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Article
April 3, 1948

Overcoming Stammering

JAMA. 1948;136(14):954. doi:10.1001/jama.1948.02890310046033

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Abstract

This book attempts to present a practical system for the treatment of the stammering child. The terms stammering and stuttering are considered synonymously in the text The author, a practicing speech correctionist, advocates reconditioning the speech reflexes, contending that stammering must be overcome by developing the faculty of speech itself. He takes issue with those who look on stammering as the symptom of an inferior nervous constitution and with those who seek to achieve correction solely through public speaking, breath control or word substitution and the like.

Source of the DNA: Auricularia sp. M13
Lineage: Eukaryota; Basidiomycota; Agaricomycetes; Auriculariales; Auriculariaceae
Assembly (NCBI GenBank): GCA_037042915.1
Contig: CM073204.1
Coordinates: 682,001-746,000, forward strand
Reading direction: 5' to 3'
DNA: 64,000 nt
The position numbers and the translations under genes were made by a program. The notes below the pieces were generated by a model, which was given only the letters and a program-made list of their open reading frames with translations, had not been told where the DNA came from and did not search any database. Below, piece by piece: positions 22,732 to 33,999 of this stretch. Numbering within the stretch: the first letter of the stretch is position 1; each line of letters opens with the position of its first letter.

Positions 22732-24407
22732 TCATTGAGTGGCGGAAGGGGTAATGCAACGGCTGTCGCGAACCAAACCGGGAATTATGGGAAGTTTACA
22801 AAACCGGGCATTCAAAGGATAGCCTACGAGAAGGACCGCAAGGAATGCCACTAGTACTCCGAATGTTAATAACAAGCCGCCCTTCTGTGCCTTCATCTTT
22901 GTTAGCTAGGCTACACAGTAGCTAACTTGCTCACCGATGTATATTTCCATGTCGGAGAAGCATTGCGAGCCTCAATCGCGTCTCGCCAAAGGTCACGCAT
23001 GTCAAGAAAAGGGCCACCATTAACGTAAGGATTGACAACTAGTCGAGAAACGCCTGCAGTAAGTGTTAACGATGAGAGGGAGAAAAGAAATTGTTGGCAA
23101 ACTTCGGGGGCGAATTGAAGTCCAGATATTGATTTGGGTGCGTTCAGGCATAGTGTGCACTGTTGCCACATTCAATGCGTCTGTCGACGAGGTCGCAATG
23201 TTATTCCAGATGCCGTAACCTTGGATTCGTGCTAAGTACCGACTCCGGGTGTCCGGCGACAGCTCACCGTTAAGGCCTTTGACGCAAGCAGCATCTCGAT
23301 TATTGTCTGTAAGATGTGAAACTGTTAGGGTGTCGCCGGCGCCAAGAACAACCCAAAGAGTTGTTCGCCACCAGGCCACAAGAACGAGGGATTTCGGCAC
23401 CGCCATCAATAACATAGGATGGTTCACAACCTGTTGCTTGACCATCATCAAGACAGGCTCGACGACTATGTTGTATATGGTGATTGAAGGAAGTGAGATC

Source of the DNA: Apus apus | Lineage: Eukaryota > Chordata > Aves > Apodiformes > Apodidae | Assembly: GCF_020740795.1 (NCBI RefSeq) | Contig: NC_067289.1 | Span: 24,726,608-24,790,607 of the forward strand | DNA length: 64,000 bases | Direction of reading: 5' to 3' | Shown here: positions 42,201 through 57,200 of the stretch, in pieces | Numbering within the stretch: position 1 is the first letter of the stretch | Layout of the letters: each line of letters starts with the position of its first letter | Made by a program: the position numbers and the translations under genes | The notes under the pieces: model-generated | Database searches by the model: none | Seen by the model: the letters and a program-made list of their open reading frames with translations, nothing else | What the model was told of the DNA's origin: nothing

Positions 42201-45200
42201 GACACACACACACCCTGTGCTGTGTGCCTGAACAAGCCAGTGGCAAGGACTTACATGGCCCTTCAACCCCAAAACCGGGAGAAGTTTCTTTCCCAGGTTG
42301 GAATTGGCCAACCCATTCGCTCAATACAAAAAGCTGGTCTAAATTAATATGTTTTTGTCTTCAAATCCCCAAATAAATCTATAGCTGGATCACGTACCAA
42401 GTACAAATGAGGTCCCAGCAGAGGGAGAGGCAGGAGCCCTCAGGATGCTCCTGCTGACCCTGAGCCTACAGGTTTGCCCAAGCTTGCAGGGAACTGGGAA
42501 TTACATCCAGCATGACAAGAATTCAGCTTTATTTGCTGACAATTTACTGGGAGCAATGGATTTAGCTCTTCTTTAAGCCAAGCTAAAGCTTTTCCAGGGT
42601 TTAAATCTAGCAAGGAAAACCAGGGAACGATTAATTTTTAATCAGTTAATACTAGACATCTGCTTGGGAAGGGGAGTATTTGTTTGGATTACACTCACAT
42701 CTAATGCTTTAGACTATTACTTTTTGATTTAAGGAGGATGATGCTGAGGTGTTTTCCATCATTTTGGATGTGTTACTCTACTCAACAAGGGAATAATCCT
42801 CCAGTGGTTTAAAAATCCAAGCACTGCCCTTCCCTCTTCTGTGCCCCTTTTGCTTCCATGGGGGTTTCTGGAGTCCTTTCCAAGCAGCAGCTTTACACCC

The method involves learning speech over again, in an objective way, following essentially the same steps by which a child learns to talk. Fundamental and auxiliary drills are employed, and a partial silence to allow for the setting of new speech responses is a part of the procedure. Tongue, facial and general physical exercises are used to break down muscular rigidity. A great

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